cultivating

Cultivating Shallots from Your Garden

Dan Fruits & Vegetables, This Land of Ours

cultivating

Cathy Isom has a few great tips for you today about growing, and cultivating your own shallots . That’s coming up on This Land of Ours.

Cultivating Shallots from Your Garden

If you’ve grown onions, you’ll have no problem cultivating shallots. These gourmet onion-like veggies resemble small onions. Cook them, and they’ll infuse a delicate onion flavor into whatever dish you’re cooking.

While shallots and onions have a few notable differences, they both grow in mostly the same way. Like onions, shallots can be grown from seed or sets. Sets are more common since they’re easier and quicker.

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The most common type of shallot found at the grocery store is the red-skinned variety, but there are a few other kinds of note. Such as the French-Italian, Welsh shallot, Gray shallot, and Dutch shallots.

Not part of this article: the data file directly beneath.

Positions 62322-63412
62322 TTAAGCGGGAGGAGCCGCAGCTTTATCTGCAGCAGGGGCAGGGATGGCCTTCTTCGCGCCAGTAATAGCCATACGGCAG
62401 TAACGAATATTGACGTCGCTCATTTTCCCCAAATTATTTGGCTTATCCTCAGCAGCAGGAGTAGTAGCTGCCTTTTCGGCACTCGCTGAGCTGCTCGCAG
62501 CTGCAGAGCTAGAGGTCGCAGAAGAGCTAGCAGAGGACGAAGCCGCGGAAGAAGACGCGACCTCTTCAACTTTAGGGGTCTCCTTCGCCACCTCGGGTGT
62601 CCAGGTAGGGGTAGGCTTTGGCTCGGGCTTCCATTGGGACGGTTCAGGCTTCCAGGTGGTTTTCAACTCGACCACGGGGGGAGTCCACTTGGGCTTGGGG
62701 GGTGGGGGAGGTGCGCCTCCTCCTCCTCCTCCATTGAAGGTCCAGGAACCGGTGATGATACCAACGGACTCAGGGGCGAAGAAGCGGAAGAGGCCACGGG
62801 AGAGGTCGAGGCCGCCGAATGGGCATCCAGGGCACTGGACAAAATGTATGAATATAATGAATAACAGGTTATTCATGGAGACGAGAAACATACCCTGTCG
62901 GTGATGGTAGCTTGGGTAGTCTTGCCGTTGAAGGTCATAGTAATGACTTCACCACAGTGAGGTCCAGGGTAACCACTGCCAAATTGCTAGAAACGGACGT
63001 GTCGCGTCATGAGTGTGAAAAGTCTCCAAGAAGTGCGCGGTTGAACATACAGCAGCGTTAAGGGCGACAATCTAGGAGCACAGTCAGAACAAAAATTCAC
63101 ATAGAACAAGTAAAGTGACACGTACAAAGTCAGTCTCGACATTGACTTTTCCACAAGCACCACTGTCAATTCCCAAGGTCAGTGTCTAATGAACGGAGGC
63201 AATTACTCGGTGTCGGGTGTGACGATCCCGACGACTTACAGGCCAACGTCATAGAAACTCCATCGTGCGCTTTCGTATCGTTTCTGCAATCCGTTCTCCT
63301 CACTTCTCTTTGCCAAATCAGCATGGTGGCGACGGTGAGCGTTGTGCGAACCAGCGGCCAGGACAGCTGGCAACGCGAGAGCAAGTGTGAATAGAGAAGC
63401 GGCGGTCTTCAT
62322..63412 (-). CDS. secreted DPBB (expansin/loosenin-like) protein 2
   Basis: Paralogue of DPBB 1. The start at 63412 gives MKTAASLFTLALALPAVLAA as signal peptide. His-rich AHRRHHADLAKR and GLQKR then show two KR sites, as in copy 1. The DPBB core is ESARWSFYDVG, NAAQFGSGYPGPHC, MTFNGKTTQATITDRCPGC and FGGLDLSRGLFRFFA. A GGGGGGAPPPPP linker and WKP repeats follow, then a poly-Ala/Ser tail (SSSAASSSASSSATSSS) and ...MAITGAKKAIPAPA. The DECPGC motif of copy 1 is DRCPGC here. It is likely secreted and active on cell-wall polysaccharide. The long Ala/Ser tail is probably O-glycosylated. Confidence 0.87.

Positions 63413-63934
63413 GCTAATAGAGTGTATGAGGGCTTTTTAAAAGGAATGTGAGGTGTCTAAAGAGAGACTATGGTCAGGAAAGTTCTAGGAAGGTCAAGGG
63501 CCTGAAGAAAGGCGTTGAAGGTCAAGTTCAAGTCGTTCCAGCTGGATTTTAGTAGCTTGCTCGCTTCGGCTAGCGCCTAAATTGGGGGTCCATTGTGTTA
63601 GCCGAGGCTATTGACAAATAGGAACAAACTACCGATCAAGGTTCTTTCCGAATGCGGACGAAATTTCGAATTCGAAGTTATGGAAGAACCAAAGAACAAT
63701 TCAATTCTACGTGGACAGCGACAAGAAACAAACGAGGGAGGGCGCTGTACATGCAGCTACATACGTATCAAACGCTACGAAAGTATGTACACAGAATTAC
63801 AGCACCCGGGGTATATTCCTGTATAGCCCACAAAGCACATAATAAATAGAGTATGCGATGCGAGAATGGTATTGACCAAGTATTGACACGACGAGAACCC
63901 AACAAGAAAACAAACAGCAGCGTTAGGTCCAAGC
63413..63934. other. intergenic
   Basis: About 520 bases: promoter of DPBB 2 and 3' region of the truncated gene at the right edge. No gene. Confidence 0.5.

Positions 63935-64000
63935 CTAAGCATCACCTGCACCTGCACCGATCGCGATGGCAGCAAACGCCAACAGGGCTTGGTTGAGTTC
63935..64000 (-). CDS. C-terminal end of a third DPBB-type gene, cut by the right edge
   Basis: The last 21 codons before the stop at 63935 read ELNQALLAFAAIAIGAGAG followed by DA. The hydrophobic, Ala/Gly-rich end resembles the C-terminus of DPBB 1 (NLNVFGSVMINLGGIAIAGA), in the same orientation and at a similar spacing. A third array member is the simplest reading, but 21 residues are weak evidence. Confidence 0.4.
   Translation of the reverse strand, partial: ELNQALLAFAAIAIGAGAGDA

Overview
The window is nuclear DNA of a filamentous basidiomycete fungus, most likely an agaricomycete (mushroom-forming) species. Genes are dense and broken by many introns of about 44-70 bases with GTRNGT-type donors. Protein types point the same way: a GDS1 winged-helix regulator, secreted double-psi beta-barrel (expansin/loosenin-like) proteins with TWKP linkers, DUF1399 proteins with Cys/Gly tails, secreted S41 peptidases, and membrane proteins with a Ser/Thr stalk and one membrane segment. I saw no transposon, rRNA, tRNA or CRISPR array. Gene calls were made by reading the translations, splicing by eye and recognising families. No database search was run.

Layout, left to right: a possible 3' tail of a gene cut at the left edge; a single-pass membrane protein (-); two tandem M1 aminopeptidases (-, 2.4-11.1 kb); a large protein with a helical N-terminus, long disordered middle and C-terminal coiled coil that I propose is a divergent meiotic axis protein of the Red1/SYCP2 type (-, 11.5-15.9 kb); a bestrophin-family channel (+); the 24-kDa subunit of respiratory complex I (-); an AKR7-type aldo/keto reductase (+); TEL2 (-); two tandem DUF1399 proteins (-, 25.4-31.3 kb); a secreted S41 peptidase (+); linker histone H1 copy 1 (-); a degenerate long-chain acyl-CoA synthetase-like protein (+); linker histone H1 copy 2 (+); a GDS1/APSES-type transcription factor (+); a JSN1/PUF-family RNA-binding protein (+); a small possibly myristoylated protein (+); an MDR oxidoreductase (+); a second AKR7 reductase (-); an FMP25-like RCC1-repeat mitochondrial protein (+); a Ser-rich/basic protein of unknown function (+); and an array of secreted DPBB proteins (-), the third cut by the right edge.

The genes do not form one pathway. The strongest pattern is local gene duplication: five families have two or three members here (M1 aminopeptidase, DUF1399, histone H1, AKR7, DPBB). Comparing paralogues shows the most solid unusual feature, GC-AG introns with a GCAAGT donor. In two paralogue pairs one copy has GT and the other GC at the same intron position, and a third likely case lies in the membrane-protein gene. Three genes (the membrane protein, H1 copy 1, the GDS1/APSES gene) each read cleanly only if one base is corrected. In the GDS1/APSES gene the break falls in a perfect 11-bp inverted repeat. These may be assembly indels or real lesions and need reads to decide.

Shallots grow best in zones 3 through 10.  They need full sun to partial shade and do best in loose, well-drained fertile earth.  It’s also possible to plant transplants from a nursery or grown indoors. Start seedlings at least a month prior to transplantation in the spring. If you’re short on space, consider planting shallots in a container. A small 8-inch container can accommodate at most three sets.

Shallots are an ideal companion plant for a multitude of garden fruits and vegetables, including:  Cabbage, Beets, Chamomile, Mint, Sage, Thyme, Broccoli, Brussel Sprouts, Celergy, Carrots, Strawberries, Cucumber and Dill. Don’t plant shallots next to Broad beans, bush beans, pole beans, parsley, asparagus, and Gladiolus.

I’m Cathy Isom…